Family Farming is the Key to a Hunger-Free Future

23 Oct 2014

My greetings to all the participants of this year’s Terra Madre. In particular, I would like to salute my dear friend Carlo Petrini and all the family farmers who are with us today.

 

As you know, 2014 has been declared by the United Nations as the International Year of Family Farming (IYFF) and family farmers were also celebrated last week on World Food Day. Today, family farmers are recognized as protagonists in the sustainable and hunger-free future that we want and are working to achieve.

 

Half a century ago the world chose the path of increasing food production through the intensive use of chemical inputs and natural resources. The Green Revolution was the right response for its time and avoided widespread famine in Asia. At the same time, it proved insufficient for ending hunger in the world, and the over 800 million chronically undernourished people alive today are living proof of this.

 

Over the years we have seen an unprecedented migration of young people from rural areas to urban centres, the degradation of natural resources, increased rural poverty and chronic hunger, especially in drylands and other marginalised regions. Decades of artificially low food prices put millions of poor farmers out of business. Then, when prices rocketed, the family farmers were the least able to gain from them because they are the weakest ring in the value chain.

 

In fact, many of them were negatively affected by the crisis because they are net food importers. We have reached the point where we now face a puzzling paradox: over 70 percent of the food insecure populations live in rural areas of the developing world, and most of them are subsistence farmers.

 

What does the combination of environmental degradation and continued exclusion through hunger tell us? It tells us that the responses of the past are insufficient to overcome the challenges we now face. We need to be as innovative as the Green Revolution in our quest to overcome the obstacles of today – climate change, environmental degradation and continuing hunger – despite the fact that the world already produces enough food for all.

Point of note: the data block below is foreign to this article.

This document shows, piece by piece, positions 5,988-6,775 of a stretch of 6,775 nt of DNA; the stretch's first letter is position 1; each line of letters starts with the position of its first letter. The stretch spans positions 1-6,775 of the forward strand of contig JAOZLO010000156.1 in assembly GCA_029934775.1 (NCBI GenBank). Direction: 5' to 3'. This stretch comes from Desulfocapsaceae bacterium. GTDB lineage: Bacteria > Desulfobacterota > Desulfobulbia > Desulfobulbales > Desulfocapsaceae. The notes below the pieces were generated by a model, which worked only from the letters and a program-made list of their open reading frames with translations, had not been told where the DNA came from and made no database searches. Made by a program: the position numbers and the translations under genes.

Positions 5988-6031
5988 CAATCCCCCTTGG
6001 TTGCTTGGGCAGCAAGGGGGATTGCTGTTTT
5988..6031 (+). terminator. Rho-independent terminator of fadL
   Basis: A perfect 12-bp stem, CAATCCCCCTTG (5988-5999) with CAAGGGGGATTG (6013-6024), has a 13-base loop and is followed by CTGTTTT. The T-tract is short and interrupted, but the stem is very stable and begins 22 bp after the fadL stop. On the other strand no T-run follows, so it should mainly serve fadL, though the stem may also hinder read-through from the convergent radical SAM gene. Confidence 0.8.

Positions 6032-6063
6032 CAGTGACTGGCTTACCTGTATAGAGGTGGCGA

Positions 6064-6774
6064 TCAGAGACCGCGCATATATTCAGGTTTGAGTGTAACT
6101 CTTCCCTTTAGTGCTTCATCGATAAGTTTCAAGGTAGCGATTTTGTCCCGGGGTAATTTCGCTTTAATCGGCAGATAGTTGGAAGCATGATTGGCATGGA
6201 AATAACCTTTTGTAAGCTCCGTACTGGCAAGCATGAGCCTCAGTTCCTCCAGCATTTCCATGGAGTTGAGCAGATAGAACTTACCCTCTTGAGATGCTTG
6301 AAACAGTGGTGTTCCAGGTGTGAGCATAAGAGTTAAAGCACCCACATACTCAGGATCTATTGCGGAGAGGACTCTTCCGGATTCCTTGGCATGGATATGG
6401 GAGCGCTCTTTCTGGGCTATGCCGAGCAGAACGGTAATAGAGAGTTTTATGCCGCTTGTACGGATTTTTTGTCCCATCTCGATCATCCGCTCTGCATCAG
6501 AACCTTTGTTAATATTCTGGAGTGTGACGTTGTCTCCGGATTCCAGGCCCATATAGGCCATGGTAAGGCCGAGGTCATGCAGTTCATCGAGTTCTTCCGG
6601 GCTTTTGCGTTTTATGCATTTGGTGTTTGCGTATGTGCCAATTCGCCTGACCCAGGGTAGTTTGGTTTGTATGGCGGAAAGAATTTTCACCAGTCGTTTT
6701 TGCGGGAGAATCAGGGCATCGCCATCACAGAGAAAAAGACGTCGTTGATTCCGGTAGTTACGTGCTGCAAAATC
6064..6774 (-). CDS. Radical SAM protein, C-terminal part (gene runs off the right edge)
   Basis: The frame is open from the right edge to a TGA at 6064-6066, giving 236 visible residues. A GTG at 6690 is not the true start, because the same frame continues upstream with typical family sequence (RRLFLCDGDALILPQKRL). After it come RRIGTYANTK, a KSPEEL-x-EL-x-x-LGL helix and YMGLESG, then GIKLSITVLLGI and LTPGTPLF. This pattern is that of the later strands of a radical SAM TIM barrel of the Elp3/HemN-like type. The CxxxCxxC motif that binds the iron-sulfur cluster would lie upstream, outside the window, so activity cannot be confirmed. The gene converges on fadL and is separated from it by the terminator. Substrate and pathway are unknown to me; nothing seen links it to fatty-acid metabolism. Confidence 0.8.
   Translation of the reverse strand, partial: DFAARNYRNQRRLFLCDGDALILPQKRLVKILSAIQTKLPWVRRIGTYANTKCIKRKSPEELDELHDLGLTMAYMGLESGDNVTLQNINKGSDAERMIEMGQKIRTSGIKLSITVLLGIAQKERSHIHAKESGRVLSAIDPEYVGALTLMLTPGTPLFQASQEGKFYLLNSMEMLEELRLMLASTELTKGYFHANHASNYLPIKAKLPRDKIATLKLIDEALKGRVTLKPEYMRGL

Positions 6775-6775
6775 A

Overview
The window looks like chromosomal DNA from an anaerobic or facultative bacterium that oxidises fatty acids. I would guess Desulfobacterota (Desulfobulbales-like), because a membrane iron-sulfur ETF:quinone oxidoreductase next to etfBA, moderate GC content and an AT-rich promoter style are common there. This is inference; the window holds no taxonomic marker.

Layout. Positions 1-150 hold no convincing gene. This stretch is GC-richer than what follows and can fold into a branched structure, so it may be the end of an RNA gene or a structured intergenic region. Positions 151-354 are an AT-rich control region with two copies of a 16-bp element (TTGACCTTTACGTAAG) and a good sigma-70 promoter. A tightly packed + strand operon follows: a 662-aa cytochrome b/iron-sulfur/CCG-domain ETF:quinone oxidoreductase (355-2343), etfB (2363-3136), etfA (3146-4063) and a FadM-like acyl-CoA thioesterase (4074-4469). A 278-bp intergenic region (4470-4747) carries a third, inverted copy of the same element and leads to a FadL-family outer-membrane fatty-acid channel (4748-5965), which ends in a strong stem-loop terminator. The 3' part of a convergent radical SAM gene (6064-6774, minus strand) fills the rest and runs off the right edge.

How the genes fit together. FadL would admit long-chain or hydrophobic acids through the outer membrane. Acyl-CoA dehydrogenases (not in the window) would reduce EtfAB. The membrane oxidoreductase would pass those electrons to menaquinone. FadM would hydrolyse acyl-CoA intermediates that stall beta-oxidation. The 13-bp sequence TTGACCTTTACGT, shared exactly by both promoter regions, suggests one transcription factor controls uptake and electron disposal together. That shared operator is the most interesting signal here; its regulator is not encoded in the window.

In this scenario, family farmers emerge as a central part of the solution. For our present and our future, we need to strike a better balance between international markets and local communities, between the need to increase production and preserve and use our natural resources wisely, and we need to make sure that those who are in need have access to the food they need.

The simple fact, the truth, is that family farmers represent the large majority of all farms in the world. There are 500 million family farms out of a total of 570 million farms.

 

Furthermore, they are almost all small or very small farms. Farms with up to 2 hectares of land account for 84% of all farms but for only 12% of all lands. Even so, they already produce most of the food in the world. And they provide rural employment opportunities and are stewards of our natural resources. Generally speaking, they do this without adequate support. So, can you imagine their potential if they received the assistance they need?

This is what the IYFF is showing us: the potential of family farming, the challenges they face and how we can support this diverse group, that includes smallholders and medium scale farmers, peasants, indigenous peoples, traditional communities, forest farmers, fisher folk, pastoralists, collectors and many others.

 

Through an intense worldwide policy dialogue involving family farmers, governments, UN agencies, research organizations and the private sector, we have debated how to best support family farmers in their huge diversity across the world. The IYFF seeks to support the development of policies conducive to promoting sustainable family farming and to create a better understanding of the needs, constraints and potential of family farmers.

With an enabling policy environment, family farmers will improve food, nutrition and economic security, and also help to safeguard soil health, restore biodiversity, recycle nutrients, build climate resilience and save precious water.

 

Pro-family farming policies will also be win-win if they encompass those that support agroecological practices. We must continue this momentum. Our future depends on equitable, efficient and sustainable agriculture and food systems. These systems greatly depend on vibrant and prosperous family farming sectors in all regions of the world.

 

I am grateful to Terra Madre for having flagged this fight from the very beginning.

 

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